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April 19, 2024

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Demonstration (Triple Crown Records)

By: Alex Steininger

One of the originals on the New York ska scene, Skinnerbox was leading the way with a few select other ska bands when nobody was following. When you couldn't give away ska records, let alone make a living off of playing ska music, King Django was there with his Skinnerbox crew having a blast.

After label troubles forced King Django to put a new Skinnerbox full-length on hold, he decided to get together with the band and collect demos they'd record to release something to help curb fans' appetite for a new Skinnerbox disc. DEMONSTRATION is that collection -- fourteen various tracks the band has recorded for compilations, 7"'s, and demo material.

Starting off with a ska-punk rocker, "Trying To Be Cool" is King Django's take on people who believe "dress the part, be the part," as if any musical movement was rooted in the clothes you wear. Summing up the song perfectly, the second verse has it all: "And I've been kicking around this part of town/Since before you ever had a conscious though/So you better believe me/I can see you think identity can be store bought." The music isn't as appealing as Skinnerbox material in the past, neither are the lyrics for that matter, but the overall message and expression are what make King Django a strong voice in the ska community.

Mixing a swing beat with ska, "You Rascal, You" takes a bit of time to warm up too, but once you do the song stands out as one of the top tracks on this disc. Still apparent the song is a demo, and probably not originally intended for a full-length release, the song lacks in quality and tight musicianship. But, even with the loose feel, it still manages to shake you a bit and make you move. Django's voice is the main thing going for this song, as it slips in a lot of humor with the music, making you wonder if you're supposed to laugh or just smile when you hear it.

Written, recorded, mixed, and sent off to the pressing plant in one day, the spontaneity of "Hepcat Season" easily makes it the stand out track on this disc. Previously released as a 7", King Django proves he is one of the hottest DJ's in the ska scene with this number. Not only can he chant and spit out the words right up there with any DJ, but his lyrics are clever and devilish. Putting Hepcat's "Open Season is Now Closed..." to shame, adding this to the disc helps hook you and give the album more than a one-chance listen.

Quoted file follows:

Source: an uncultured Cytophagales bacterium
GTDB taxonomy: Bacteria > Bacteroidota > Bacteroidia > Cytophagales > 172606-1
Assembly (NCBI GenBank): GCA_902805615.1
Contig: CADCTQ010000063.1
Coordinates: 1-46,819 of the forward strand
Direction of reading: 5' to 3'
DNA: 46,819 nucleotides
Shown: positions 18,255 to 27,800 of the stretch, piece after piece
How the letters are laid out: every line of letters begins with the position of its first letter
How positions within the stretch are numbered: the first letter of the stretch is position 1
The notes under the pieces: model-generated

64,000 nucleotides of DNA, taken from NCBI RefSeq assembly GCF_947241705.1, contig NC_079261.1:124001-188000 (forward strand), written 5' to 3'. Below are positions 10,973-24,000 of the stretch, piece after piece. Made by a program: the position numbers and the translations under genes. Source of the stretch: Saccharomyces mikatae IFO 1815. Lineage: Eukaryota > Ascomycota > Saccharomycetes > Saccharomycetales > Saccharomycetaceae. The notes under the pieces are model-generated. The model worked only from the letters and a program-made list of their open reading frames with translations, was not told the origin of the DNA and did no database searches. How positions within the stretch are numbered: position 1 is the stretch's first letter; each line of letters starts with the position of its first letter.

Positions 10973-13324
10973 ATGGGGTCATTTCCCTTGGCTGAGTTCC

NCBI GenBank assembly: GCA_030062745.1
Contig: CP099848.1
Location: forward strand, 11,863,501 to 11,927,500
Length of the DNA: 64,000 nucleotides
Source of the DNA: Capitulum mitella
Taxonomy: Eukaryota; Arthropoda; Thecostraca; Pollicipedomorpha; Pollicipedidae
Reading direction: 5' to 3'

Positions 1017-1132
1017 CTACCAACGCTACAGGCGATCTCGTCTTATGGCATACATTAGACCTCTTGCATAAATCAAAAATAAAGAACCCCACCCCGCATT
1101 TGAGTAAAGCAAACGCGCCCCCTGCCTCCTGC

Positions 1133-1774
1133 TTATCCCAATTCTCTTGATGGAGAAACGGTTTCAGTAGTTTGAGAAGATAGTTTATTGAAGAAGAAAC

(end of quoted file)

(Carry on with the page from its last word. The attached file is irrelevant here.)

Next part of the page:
Helping to add to the demo feel of the album is the addition of several cover tunes, including Iggy Pop's "No Fun." It took a bit of time to get used to, but after a few listens the bouncy feel of this song will get to you and send you dancing. Let's be honest, the song is nowhere near Iggy Pop's, but standing on its own it is a quite fun ditty. Letting it all fly, the band seems to be having a blast playing this tune, with no worries on their mind, which really helps translate on to the listener. The music is fun, what more could you ask for?

Back with the ska-punk, "Ska, Punk & Disorderly" has a few hooks that catch your attention for a few seconds, but the overall demo, loose feel of the song, and the sheer thrown together ska-punk groove, makes it a hard one to really get into. As with a lot of stuff on this disc, King Django puts a lot of energy and heart into the song, but his complete attention and feelings toward the song doesn't seem to co-exist with the energy. Which makes it hard to fully swallow.

Ending with a fluffy "Happy New Year" song, the pop bounce to it makes it tolerable, but also makes it sound a bit watered down. With the new year coming up, though, it seems like a very optimistic, cheerful number to ring in the new year with.

Not the full-length Skinnerbox was expecting to put out, this collection sounds exactly like what it is -- a collection of demos. Rough and loose, the majority of songs seem to be hastily thrown together or recorded just for fun. Still in the early development stage, the songs leave a lot to be desired. Although, there are some bright moments here. And, the band seems to be having a hoot, which rubs off on the listener and is worth a few hours of fun. I'll give it a B.

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